If I’ve been exposed, how soon should I be tested for COVID-19?
The short answer is: after known exposure, it is technically not very helpful to test for COVID until you develop symptoms. With the incubation period extending up to 14 days, prior to that 14-day point a negative test doesn’t tell us much as it could still turn positive later. If you develop symptoms, a test can then help to determine if you should continue on the 14-day quarantine path or if you should switch to the isolation and care recommendations for those who have been infected.
When is your test, on average, most likely to be positive if you are infected? The answer to this is sometime between 5 and 8 days after exposure. We know that 50% of people who will develop symptoms do so by day 5 and we know that test sensitivity for detecting infection begins to decrease again sometime after day 8.
While most people who develop symptoms and a positive test do so within this time period, not all do. You won’t know for sure that you’re not infectious until 14 days after exposure. Even if your test at the 7-day mark, for example, was negative.
This is why the CDC recommends a 14-day quarantine after known COVID exposure. Basing your contagiousness on symptoms or on a negative test done too early can cause you to unwittingly transmit infection to others. We know that many people begin to shed virus up to a few days prior to developing symptoms and we also know that a good percentage of people remain asymptomatic even though they have been infected. We know some asymptomatic infected patients do transmit the virus to others without knowing it. We know that those who eventually develop symptoms can transmit the virus up to a few days before they even know they’re sick. And we know that those with a negative test done earlier than 14 days after exposure can still develop infection and transmit it to others, up to 14 days after exposure.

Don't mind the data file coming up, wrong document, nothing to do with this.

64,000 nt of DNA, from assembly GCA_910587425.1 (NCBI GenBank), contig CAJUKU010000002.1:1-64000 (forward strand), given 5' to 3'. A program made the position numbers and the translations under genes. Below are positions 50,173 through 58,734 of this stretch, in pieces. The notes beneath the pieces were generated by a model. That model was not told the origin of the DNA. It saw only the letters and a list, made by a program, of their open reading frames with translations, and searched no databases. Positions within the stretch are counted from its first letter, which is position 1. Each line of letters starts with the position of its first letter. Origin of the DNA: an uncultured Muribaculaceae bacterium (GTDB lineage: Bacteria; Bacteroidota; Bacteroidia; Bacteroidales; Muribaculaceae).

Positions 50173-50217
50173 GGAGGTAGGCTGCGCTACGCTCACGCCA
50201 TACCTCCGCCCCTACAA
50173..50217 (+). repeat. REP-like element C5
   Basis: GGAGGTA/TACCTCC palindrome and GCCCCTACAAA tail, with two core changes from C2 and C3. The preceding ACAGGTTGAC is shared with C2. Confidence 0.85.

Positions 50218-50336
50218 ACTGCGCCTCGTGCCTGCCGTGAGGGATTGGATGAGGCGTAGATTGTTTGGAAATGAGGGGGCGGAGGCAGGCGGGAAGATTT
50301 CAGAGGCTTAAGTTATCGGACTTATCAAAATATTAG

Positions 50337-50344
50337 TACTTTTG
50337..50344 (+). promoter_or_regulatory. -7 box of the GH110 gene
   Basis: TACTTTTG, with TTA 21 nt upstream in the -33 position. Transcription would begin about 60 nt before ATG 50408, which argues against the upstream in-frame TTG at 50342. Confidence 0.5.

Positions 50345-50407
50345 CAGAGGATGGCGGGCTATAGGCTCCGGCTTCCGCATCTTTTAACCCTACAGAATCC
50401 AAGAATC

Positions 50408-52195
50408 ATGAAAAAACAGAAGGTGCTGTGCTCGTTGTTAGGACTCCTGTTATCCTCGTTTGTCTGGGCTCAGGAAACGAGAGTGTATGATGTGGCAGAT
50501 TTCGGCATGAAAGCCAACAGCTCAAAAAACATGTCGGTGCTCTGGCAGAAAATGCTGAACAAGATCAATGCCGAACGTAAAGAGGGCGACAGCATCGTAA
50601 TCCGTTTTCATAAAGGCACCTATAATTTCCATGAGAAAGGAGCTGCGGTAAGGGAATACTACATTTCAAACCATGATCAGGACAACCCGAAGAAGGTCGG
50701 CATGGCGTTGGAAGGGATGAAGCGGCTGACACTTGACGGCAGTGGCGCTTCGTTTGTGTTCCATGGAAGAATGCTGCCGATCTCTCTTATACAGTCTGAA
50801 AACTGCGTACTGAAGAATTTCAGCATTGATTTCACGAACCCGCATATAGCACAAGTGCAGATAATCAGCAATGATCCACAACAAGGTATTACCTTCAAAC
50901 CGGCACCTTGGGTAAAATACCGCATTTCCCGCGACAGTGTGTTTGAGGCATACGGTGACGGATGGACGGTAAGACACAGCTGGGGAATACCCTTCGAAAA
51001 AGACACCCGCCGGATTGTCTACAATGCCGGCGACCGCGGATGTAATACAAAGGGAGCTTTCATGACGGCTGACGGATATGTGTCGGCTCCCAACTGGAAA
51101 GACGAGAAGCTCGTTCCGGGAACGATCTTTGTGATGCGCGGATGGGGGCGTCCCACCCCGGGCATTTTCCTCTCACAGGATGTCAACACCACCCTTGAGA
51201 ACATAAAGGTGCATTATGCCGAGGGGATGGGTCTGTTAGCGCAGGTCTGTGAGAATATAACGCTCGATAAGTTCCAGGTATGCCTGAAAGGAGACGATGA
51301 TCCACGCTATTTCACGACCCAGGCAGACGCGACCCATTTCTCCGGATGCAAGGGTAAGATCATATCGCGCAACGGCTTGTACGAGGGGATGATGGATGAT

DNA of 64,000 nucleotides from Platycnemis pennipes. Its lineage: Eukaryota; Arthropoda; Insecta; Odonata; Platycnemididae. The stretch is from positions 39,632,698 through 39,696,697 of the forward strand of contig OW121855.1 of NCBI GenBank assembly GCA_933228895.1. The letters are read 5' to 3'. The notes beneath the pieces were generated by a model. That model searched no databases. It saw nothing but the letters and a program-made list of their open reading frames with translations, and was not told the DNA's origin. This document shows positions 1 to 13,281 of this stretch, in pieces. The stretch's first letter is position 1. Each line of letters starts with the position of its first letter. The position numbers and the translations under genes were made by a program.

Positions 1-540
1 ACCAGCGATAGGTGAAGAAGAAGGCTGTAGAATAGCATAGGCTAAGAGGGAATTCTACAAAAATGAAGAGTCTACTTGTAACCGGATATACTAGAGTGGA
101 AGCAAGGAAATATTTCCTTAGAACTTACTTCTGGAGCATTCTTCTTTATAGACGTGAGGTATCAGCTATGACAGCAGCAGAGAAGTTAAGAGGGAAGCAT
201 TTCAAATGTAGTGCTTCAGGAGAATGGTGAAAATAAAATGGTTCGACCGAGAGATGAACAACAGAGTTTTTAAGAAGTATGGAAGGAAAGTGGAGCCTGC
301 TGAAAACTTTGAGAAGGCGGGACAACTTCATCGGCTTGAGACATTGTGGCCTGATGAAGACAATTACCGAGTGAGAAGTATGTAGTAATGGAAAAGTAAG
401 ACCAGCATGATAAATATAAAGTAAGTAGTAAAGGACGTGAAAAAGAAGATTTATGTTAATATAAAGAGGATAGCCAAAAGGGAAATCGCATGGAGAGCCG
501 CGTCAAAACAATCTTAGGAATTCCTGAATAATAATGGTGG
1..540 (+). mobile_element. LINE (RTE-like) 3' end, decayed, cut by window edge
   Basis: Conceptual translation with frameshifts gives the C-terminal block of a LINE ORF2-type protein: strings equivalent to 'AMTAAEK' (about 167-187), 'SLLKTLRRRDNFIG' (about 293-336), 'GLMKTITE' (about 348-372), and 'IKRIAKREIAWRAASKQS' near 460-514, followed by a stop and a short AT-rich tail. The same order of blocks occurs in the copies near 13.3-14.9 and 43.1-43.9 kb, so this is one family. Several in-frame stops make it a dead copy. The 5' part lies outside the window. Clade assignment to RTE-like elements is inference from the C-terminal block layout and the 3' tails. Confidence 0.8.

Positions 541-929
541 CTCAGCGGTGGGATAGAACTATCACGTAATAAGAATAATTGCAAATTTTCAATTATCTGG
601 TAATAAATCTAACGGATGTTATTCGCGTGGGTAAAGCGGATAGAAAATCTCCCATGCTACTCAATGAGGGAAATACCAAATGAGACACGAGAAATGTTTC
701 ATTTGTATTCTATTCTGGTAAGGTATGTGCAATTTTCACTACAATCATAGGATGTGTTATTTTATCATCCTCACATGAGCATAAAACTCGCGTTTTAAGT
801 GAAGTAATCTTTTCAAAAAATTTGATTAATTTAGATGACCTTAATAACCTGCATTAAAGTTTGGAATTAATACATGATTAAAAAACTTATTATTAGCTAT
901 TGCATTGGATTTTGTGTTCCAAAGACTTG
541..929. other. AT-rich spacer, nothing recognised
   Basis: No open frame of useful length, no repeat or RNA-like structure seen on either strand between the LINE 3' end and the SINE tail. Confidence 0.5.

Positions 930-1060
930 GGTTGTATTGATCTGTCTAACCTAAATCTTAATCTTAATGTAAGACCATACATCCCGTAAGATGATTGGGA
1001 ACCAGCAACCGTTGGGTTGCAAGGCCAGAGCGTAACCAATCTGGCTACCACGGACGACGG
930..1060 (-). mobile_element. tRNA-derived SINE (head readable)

So, to be safest to those around you, the best thing to do after a known COVID exposure is to hunker down and settle in for some quality quarantine time.
Jennifer Abrams, MD, October 5, 2020